By Hillel Aron
By Joseph Tsidulko
By Patrick Range McDonald
By David Futch
By Hillel Aron
By Dennis Romero
By Jill Stewart
By Dennis Romero
"That land’s junk land," declares Nita Rosenfeld, a 40-plus-year canyon resident who says that the hillside collapses with every heavy rain. Councilwoman Jackie Goldberg joined Laura Chick, Mark Ridley-Thomas and Richard Alatorre in opposing the purchase.
"It’s our belief that he could develop the land," counters a spokeswoman for Cindy Miscikowski, the Mandeville Canyon council rep who championed the purchase. Reached by phone, Boeckman insisted that he was "well down the road" towards building when the mayor and other officials approached him about the park sale. But Miscikowski’s office concedes that Boeckman would have had to spend more money before breaking ground.
Why use public money at all, you might ask, to buy property in a council district with 313 acres of parkland, or 1.3 acres per 1,000 residents — as opposed to less than one-third acre per 1,000 in Echo Park/Atwater/Central L.A.? Echo Park rep Goldberg’s working-poor district, with a measly 79 acres of parkland, lacks the backyard lawns, pools and tennis courts of Mandeville Canyon. The Boeckmann purchase draws on Proposition K funds, which voters approved in 1996 for inner-city and other parks. Three million dollars is the current price tag for a new park in Hollywood’s impoverished Yucca corridor. But that’s with soccer field, basketball court, boxing gym and computer lab for the kids. Mandeville Canyon, by contrast, will exist primarily for adult joggers and mountain bikers. Miscikowski’s office says the Santa Monica Mountains Conservancy will organize Mandeville field trips for inner-city children. OffBeat fears, however, that with the nearest bus stop two miles away, most city youth will continue playing in abandoned lots and alleys until the council decides to build in their neighborhoods. And that won’t be any fresh-air adventure.—Bobbi Murray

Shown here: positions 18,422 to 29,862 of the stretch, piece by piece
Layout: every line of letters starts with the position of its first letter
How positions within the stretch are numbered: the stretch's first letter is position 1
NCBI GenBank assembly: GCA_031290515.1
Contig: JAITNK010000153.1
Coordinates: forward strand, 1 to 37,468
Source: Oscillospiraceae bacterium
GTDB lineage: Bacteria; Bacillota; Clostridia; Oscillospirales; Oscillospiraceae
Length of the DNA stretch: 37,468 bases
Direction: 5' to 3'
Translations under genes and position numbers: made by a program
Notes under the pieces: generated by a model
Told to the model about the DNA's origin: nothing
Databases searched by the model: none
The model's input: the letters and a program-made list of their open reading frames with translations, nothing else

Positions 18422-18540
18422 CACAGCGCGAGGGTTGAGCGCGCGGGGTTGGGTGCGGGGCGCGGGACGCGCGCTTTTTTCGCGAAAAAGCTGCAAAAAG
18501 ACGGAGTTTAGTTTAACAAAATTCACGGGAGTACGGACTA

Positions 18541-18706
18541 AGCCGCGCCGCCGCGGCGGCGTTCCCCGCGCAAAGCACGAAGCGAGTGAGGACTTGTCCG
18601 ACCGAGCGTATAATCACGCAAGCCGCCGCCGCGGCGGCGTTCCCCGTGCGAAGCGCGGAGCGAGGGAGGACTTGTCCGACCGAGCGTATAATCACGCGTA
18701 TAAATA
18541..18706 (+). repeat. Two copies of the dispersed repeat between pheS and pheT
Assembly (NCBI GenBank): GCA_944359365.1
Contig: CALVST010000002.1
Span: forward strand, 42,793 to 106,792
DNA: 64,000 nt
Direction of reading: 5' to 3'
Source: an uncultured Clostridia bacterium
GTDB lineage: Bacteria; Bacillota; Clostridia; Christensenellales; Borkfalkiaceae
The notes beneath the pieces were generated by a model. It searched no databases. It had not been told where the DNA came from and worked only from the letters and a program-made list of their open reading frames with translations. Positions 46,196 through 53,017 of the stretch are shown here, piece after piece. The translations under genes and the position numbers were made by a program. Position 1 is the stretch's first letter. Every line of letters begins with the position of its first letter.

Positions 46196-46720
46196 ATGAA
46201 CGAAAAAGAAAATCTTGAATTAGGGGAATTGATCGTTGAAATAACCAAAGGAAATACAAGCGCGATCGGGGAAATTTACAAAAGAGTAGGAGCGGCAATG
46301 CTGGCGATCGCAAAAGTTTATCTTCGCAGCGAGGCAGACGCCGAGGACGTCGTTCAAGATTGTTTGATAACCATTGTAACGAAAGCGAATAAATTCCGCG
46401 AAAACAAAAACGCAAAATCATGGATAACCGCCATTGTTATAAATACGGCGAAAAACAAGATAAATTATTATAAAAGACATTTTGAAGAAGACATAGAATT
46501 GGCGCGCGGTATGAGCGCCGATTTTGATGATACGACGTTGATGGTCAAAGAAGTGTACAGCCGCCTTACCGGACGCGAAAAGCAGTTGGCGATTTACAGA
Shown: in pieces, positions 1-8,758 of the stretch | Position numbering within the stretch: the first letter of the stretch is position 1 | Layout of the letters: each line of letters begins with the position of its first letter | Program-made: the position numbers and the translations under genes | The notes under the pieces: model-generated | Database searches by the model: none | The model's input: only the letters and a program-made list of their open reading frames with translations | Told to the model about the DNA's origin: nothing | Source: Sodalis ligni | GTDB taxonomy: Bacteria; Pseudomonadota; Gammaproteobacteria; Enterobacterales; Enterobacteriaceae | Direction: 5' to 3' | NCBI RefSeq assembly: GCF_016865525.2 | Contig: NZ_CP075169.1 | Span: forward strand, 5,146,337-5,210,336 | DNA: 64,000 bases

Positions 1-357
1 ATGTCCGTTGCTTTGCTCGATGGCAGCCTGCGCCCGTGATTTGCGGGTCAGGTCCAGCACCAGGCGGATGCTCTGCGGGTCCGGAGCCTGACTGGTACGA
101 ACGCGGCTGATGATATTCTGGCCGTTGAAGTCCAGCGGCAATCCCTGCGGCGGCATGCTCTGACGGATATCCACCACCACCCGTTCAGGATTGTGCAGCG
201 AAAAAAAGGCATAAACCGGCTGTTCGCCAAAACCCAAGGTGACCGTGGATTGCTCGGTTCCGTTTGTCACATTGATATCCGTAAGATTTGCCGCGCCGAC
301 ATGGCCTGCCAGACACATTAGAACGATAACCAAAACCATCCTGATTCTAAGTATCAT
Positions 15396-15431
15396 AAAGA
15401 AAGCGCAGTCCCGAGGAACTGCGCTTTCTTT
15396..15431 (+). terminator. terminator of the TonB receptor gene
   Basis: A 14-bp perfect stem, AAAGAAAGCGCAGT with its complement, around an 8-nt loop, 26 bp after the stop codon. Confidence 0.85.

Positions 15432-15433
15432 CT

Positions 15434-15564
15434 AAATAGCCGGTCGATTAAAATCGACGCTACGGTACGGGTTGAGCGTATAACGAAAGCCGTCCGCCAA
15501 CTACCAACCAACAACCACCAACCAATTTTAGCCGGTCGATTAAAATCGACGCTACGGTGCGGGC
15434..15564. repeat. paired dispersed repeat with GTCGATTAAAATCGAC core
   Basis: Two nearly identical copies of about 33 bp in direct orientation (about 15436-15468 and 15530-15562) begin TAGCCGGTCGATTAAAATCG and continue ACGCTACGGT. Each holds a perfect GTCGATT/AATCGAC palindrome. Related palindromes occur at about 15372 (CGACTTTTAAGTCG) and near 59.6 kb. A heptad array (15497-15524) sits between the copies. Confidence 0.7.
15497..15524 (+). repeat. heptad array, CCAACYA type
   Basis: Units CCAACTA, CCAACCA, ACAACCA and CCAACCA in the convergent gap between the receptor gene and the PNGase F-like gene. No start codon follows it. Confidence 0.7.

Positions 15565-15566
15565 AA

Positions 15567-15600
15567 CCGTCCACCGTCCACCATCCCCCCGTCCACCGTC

You’ve come to the end of a fine meal at a West Hollywood eatery, be it Spago or McDonald’s, and you’re in the mood for a little treat. Will it be the pot de crème, a soft-serve cone or, perhaps, a latex love glove?
The head of the nation’s largest HIV/AIDS medical provider is taking his group’s safer-sex crusade to the table in this gay-friendly burg, pressing the city to require free condoms at every restaurant and gin joint in town. Michael Weinstein, president of the AIDS Healthcare Foundation, says he launched a petition drive to qualify a sweeping condom-distribution measure for an upcoming city ballot, because West Hollywood’s current free-condom program is a "joke" — one bar was spotted using its city-furnished condom dispenser for lime wedges. In a city with double the infection rate of L.A. County at large, West Hollywood’s "laissez-faire attitude about the spread of HIV and AIDS" is alarming, Weinstein says.
But the plan has met with resistance from both city leaders, who say it’s too broad (they don’t want condoms at family restaurants), and community members (one letter to a local publication called Weinstein a "condom Nazi").
Though Weinstein acknowledges that free condoms won’t wipe out unprotected sex, he says that they would make a statement. After the City Council agreed last week to take up the issue, Weinstein put his petition drive on hold. Mayor Pro Tem Jeffrey Prang credits Weinstein’s group with bringing attention to an important issue and says the city is considering a scaled-back plan to give out condoms at, say, gay bars and some other establishments that serve alcohol.
Weinstein is conciliatory, conceding that initiatives are "a blunt instrument" and adding that any increase in city focus on AIDS prevention, and social services in general, would be an improvement.
He’s also hoping to get the city to waive its parking requirements for all social-service agencies (his group is already exempt) and to spend more money on groups located within the city’s 1.9-square-mile boundaries. Officials are balking at both proposals, but Weinstein is unfazed. "We have a 12-year history of being obnoxious to city government," he says. "Sometimes that’s how you get things done."—Sara Catania